You can watch a video, listen to music, surf the Web and, of course, make a phone call from a smartphone. What you can't do much is find a job.
While employers are using social media such as Facebook, LinkedIn and Twitter to advertise jobs, search for potential candidates, and promote their employer brands, they've failed to capitalize on the smartphone revolution, according to a new report from Potentialpark Communications, a market-research firm based in Stockholm.
Eighty percent of 3,500 recent graduates and college and graduate students surveyed said that they either use their smartphones for career-related purposes or could imagine themselves doing so, according to the 2012 Online Talent Communication study conducted by Potentialpark. Yet just a quarter of the 117 American companies surveyed by Potentialpark had either a mobile application or mobile-enabled website.
This poses a problem for companies that haven't developed mobile-ready versions of their career sites, says Joe Essenfeld, chief executive of New York-based social recruiting start-up JIBE Inc. If a company sends out a job alert through email with a link back to the company's careers page, users often find that the site doesn't function correctly or crashes on their mobile browser because the company hasn't optimized the site for mobile viewing. Rarely is there a way to actually apply for a job when using a smartphone, Essenfeld says.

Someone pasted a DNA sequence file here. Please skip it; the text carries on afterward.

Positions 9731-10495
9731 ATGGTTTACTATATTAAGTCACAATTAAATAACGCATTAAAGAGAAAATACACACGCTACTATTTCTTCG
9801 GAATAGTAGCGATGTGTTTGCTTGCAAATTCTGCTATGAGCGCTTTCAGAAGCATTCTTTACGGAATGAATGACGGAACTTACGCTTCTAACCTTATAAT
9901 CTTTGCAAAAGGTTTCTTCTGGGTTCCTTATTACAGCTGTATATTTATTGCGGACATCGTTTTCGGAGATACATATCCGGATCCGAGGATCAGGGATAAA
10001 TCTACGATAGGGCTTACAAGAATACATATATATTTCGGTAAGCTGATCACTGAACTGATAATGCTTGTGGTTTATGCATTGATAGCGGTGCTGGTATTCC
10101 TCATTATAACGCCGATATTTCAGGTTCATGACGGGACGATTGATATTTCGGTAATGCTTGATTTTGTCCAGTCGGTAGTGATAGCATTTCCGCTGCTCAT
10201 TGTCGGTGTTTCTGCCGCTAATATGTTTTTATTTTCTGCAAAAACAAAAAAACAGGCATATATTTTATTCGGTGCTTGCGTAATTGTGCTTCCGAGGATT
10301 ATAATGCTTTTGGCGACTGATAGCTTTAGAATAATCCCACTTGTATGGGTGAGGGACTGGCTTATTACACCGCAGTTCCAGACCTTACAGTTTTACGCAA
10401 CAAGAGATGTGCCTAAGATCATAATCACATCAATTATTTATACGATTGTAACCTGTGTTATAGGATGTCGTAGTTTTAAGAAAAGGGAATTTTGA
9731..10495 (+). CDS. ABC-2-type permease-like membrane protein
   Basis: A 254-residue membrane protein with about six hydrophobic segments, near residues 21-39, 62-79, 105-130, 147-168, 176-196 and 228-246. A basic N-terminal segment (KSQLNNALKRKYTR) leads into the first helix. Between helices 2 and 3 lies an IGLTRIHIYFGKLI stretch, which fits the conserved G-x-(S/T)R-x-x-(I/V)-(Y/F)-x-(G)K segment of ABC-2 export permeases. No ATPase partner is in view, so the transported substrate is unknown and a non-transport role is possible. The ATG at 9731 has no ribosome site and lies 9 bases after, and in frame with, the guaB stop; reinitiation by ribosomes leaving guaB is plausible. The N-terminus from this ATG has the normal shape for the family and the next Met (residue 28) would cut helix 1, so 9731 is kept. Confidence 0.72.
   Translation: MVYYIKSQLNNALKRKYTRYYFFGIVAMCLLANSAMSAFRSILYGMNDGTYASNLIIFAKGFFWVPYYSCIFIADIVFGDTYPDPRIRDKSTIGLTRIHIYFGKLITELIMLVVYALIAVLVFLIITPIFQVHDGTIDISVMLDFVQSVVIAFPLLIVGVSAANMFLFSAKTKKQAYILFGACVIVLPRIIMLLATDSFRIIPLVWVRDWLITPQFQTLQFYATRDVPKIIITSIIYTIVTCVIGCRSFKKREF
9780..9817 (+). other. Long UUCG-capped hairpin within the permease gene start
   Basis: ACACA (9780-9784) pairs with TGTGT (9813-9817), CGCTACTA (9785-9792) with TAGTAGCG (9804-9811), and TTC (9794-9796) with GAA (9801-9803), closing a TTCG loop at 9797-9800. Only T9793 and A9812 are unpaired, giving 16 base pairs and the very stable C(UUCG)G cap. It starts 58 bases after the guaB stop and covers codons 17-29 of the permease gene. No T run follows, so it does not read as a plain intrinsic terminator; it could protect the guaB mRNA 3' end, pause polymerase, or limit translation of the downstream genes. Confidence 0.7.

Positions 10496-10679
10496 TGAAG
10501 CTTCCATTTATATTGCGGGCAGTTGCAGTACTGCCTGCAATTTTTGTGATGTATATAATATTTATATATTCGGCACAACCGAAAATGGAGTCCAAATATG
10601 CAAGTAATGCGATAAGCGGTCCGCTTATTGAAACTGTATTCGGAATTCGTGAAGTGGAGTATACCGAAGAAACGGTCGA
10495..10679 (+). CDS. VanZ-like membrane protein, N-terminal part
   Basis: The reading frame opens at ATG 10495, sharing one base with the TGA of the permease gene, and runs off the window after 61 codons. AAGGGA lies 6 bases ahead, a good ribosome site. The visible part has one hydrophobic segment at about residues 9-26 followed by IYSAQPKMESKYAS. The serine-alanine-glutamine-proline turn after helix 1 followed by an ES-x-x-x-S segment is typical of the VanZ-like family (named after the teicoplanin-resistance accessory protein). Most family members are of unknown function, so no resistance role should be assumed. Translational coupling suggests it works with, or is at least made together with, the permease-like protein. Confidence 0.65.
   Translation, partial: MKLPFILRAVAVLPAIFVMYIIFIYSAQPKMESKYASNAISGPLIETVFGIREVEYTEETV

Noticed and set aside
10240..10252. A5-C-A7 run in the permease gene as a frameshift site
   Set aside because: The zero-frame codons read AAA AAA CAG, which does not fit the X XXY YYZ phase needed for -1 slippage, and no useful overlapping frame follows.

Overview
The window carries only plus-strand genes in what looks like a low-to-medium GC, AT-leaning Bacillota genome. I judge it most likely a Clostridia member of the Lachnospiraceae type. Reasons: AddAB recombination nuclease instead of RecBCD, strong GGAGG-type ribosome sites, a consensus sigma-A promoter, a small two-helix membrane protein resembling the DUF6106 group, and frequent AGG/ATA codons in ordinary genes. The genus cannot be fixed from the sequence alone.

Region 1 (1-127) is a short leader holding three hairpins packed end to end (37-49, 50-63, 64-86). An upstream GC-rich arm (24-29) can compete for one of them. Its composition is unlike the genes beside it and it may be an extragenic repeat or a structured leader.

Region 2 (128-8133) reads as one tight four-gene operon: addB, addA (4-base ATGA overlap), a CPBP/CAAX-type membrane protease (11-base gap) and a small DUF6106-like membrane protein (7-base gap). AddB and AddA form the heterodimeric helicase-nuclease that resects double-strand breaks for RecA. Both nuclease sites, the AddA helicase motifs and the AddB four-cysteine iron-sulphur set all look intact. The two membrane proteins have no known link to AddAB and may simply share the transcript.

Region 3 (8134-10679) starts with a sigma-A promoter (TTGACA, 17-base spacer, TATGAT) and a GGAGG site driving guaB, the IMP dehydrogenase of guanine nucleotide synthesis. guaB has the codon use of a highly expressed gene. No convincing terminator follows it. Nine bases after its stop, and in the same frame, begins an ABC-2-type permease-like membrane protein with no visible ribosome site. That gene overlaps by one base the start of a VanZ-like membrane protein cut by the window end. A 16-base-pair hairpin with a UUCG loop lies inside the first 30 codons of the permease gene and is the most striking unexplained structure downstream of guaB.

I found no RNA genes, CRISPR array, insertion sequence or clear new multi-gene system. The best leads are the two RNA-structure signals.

JIBE is trying to change that with its JIBE Apply product, which it released this month. It allows companies to create mobile-friendly versions of the career pages and lets applicants apply for jobs using their smartphones. Essenfeld says that many companies are just starting to think about optimizing their sites for mobile as they see data showing that about 10% of their career page traffic comes from mobile users.
"Everyone has been focused on social [networking] for so long that they didn't realize that mobile might be an even more powerful platform," Essenfeld says.
Some companies are updating their career sites for mobile use. Intel, for example, has already created an iPad application for its recruiters to collect candidate information at career fairs. The company is also readying a smartphone mobile app for job seekers, said Keith Molesworth (pictured above), program manager for recruiting channels at the company.
AT&T, in 2009 optimized portions of its careers site for mobile users. It uses "sniffer" technology to detect what device someone is using and then directs them to a page designed for that particular smartphone. In the coming months, it will release a new version of its mobile site that will make even more content from its desktop site available to mobile users, said Jennifer Terry, director of staffing strategic initiatives.
The company has also enhanced its search engine so that when searching for AT&T jobs from a smartphone, pages optimized for mobile use will be among the top results. Using GPS technology, the site will be able to return listings for jobs within a certain distance of a user's location.
Other companies have focused on developing download-able applications. In addition to the mobile-optimized job pages it launched over a year ago, General Electric is in the process of developing a GE Careers app that will be available in the iTunes app store later this year, said Michael Tresca, who leads the company's online recruiting efforts. He predicts that the company's recruiting will increasingly take into account the growing popularity of smartphones.
"In the future we're going to have to provide more and more mobile access," Tresca says.
Write to Joseph Walker at Joseph.Walker@dowjones.com